The Year of The Woman

CNN predicted it the “Year of the Woman,” and rightfully so.


From citywide marches to the congressional floor, in 2018 women have established themselves as forces to be reckoned with, and have proven time and again that they are not going anywhere.


A record-breaking midterm election has brought 117 diverse women to the House and Senate, with around one third being women of color, according to a report by The New York Times. Among these women include Sharice Davids and Deb Halaand, the first Native American women, and Rashida Tlaib and Ilhan Omar, the first Muslim women elected to Congress.


What’s quite admirable is that these women running for congressional seats have true bravery in the face of hateful rhetoric. Rather than step back in fear of President Trump’s hostility these women have responded in such a fulfilling way, earning honest votes and seats in Congress where real change can be made.


The tremendous numbers regarding women voters don’t lie - this female-driven blue wave couldn’t have come at a more needed time in our nation. 97% percent of women who voted for a Democratic candidate for the House on Election Day emphasized the importance of electing more women to public office, and around 43% percent of women said to have used their votes for Congress in retaliation to the Trump Administration, according to data reported by CNN Politics.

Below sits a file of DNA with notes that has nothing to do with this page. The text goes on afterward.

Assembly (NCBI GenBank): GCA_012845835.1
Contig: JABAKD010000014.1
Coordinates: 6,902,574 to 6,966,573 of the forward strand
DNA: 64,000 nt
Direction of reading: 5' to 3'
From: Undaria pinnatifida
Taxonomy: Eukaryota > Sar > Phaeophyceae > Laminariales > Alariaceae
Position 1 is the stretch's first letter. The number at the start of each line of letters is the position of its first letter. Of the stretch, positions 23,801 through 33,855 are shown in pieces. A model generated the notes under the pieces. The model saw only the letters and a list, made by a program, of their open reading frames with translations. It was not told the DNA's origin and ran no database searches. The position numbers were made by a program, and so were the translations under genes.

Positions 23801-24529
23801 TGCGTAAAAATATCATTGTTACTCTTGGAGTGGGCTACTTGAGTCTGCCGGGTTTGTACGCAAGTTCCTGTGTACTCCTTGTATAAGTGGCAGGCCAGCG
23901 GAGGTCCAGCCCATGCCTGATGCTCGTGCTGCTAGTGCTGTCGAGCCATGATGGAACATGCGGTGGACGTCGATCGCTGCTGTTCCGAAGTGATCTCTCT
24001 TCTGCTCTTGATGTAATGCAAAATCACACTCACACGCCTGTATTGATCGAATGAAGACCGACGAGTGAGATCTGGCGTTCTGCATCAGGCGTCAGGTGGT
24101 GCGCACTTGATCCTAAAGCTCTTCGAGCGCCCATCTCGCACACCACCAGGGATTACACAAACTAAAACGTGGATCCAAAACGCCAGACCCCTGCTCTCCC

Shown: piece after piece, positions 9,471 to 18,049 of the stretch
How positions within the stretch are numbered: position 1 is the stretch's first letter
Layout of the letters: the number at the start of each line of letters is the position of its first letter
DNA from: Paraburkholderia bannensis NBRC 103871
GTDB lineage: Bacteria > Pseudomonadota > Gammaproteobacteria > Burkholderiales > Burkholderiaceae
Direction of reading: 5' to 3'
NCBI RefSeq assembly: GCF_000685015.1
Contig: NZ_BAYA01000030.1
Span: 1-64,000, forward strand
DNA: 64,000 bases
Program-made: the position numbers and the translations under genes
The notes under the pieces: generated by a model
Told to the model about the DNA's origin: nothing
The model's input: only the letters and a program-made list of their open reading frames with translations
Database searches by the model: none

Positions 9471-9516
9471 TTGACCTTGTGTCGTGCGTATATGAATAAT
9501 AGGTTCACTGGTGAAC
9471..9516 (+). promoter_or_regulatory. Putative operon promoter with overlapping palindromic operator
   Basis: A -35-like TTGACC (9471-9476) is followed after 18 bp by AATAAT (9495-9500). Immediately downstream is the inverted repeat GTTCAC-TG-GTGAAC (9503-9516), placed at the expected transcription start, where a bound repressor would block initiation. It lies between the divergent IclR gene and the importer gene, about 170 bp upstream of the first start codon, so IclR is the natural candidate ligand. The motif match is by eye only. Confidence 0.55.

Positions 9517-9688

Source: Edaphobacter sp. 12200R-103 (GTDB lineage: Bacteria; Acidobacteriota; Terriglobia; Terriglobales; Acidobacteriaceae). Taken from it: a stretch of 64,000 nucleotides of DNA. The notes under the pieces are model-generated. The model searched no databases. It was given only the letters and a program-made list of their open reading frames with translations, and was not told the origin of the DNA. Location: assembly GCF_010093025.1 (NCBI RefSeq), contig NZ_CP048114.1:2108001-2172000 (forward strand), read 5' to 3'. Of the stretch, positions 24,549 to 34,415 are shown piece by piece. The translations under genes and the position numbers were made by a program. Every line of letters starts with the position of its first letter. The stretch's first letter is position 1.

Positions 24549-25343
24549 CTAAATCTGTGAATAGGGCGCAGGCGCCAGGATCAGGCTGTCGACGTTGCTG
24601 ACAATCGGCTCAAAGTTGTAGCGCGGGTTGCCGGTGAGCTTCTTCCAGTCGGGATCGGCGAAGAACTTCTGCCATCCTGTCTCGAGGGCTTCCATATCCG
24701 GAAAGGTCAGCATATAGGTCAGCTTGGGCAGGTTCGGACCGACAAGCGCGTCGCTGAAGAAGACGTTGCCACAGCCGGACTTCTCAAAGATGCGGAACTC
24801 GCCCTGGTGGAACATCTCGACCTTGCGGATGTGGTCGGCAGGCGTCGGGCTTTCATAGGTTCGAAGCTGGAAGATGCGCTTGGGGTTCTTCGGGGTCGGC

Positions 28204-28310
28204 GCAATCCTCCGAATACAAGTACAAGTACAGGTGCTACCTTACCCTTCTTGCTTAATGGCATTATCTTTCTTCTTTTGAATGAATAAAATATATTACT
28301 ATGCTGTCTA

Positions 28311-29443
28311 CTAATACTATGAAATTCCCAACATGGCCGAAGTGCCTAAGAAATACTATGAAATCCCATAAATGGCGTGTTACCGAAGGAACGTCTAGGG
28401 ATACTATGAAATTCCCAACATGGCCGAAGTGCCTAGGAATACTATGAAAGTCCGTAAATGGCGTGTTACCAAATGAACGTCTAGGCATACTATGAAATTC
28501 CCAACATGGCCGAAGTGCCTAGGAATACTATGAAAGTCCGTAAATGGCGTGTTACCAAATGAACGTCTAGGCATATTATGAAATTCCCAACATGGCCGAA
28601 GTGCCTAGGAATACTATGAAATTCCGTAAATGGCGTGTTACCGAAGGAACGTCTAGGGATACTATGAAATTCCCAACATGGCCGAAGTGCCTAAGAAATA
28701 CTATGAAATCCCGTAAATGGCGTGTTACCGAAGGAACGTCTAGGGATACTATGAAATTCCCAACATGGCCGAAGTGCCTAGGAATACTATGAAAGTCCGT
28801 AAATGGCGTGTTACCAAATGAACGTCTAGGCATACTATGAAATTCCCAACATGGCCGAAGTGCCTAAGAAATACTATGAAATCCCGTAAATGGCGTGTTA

Both quite unsettling and inspiring about this election is the fact that women have only just been able to break such barriers as these today in our estranged political system, smashing records and even doubling in numbers of women running for office in comparison to elections in the past,  according to data by the Rutgers Center for American Women and Politics. A relentless, decades-old fight for representation in some of the most important and esteemed governmental positions is finally being granted more and more the power for rightful change, for needed progression in a nation playing tug-of-war with ingrained values of intolerant partisanship fortified for so many generations. And the fight is still far from over.


I still remember the feeling marching through New York City this past January, the vibrant energy of the massive organized protest, the Women’s March. For hours, thousands and thousands of women and their allies continued the fight against injustice through the city streets in the bitter cold, in hopes to soon attain some level of victory against the current administration.


Seeing these midterm election results, this is the quintessence of empowerment and progression.